Sandrin

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For the early 19th-century Italian motoring and aviation pioneer known as Sandrin, see Alessandro Cagno.

Sandrin (Pierre Regnault) (c. 1490 – after 1561) was a French composer of the Renaissance. He was a prolific composer of chansons in the middle of the 16th century, some of which were extremely popular and widely distributed.

Life[edit]

He was probably born in St. Marcel, not far from Paris, though details of his early life are incomplete. He was a choirboy at the French royal court in 1506, and in 1517 was a singer for Louise of Savoy. From then until 1539 his name is absent from all records at the court, but other records suggest he may have been working as an actor during this time. By 1539 he was again at the French royal court, this time singing in the royal chapel itself; and within a few years he had established a reputation as one of the most noted composers of chansons in France, along with Claudin de Sermisy.

He went to Italy sometime in the early 1550s, and is known to have been maestro di cappella for the Ferrarese Este family at Siena, in 1554. By 1560 he had returned to Paris, though probably only briefly, for he came to settle a family estate, and by the next year he was in Italy again, this time in Rome. He disappears from the records at this point, and probably died in 1561 or shortly after, most likely in Italy.

Music[edit]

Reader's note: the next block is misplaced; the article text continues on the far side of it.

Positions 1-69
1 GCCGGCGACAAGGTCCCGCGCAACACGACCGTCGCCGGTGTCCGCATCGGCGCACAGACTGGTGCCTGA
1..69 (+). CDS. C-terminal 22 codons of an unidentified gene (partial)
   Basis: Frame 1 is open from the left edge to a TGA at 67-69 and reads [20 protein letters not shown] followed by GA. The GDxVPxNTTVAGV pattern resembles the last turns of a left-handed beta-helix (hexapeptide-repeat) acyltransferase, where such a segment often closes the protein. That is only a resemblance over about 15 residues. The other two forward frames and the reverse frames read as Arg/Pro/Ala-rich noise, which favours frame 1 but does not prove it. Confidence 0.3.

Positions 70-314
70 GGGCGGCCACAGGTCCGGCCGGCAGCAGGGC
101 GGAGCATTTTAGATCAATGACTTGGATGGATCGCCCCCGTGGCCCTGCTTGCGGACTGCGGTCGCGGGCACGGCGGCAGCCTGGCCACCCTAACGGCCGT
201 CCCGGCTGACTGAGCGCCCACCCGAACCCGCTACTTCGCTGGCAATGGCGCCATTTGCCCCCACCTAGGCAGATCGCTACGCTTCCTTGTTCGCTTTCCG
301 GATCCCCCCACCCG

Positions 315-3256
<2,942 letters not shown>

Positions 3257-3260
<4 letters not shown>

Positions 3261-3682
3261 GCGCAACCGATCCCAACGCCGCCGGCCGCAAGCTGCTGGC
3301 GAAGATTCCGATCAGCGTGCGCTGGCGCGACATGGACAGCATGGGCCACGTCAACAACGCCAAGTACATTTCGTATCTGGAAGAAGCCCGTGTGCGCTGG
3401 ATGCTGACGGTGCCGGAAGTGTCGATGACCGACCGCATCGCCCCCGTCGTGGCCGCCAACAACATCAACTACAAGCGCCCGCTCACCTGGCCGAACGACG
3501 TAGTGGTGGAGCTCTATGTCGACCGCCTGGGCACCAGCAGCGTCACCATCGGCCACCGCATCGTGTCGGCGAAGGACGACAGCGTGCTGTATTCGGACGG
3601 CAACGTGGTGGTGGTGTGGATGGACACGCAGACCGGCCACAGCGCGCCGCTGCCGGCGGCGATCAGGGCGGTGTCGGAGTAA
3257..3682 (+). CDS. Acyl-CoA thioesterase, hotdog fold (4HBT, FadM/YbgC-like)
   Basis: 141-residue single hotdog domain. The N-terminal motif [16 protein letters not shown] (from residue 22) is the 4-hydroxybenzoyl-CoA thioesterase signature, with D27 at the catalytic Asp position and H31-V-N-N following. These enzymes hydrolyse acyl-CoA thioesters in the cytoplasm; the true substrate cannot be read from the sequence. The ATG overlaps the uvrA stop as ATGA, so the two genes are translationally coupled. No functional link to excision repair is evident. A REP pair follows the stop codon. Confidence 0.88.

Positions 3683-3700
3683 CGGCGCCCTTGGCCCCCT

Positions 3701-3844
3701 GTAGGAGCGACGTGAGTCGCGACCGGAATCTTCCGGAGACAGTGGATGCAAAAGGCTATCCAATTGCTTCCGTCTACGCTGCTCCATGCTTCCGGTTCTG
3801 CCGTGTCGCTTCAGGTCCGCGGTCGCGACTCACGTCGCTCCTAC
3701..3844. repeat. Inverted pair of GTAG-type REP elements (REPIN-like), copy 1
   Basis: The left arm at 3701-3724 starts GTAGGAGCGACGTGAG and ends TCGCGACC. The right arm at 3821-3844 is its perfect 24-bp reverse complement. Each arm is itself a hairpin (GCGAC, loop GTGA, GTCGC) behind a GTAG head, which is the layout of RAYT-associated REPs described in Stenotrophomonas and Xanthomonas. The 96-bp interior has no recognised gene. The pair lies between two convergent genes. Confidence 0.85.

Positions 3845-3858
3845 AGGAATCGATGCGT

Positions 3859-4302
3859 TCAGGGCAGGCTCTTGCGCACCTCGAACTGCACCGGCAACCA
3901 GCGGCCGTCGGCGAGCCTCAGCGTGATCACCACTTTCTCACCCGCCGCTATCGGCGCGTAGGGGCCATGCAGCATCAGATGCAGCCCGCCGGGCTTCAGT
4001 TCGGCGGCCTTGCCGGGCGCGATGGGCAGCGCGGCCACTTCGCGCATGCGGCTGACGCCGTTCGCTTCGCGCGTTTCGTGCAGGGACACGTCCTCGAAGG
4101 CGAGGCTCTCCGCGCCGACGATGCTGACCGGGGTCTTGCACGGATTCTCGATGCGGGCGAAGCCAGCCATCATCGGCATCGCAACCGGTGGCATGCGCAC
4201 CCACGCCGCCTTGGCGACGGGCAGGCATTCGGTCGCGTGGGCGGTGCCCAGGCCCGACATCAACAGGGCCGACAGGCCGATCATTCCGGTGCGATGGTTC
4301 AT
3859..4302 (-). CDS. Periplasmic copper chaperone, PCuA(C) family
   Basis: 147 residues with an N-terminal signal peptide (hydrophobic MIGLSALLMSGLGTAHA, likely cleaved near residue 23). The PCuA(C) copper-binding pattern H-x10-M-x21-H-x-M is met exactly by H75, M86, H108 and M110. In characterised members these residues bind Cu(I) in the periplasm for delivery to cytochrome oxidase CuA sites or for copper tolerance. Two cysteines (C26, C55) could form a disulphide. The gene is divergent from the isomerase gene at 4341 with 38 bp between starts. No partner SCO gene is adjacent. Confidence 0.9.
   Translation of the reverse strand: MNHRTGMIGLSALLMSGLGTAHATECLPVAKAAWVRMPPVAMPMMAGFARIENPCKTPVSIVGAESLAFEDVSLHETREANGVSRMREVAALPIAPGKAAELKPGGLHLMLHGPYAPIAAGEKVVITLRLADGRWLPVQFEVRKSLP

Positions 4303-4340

Sandrin apparently only wrote secular music, and only chansons, although as is the case with many composers of the era there is always the possibility that much of his music was lost. All of his music is vocal, and all for four voices.

Stylistically, Sandrin's music resembles that of Claudin de Sermisy, the more famous composer of Parisian chansons, although Sandrin's blends Italian influences with the native French style. His chansons tend to be homophonic, with occasional contrapuntal detail, but the later ones employ many of the rhythmic devices common in Italian secular music of the period, particularly the frottola, and also are filled with madrigalisms such as word-painting.

One of his chansons, Doulce memoire, became one of the most popular pieces of the entire 16th century, and exists in countless copies and arrangements in sources in many countries; it was a particular favorite of lutenists and keyboard players.

References[edit]

  • Howard Mayer Brown, "Sandrin," The New Grove Dictionary of Music and Musicians, ed. Stanley Sadie. 20 vol. London, Macmillan Publishers Ltd., 1980. ISBN 1-56159-174-2
  • Howard Mayer Brown, John T. Brobeck: "Sandrin", Grove Music Online ed. L. Macy (Accessed July 11, 2005), (subscription access)
  • Gustave Reese, Music in the Renaissance. New York, W.W. Norton & Co., 1954. ISBN 0-393-09530-4

Recording[edit]

  • 2005 - Priest and Bon Vivant. Sounds of the City of Louvain from the 16th Century. Works by Clemens non Papa and his contemporaries. Capilla Flamenca, La Caccia and Jan van Outryve. Etc. 1287. Contains a recording of Elas amy by Sandrin.

External links[edit]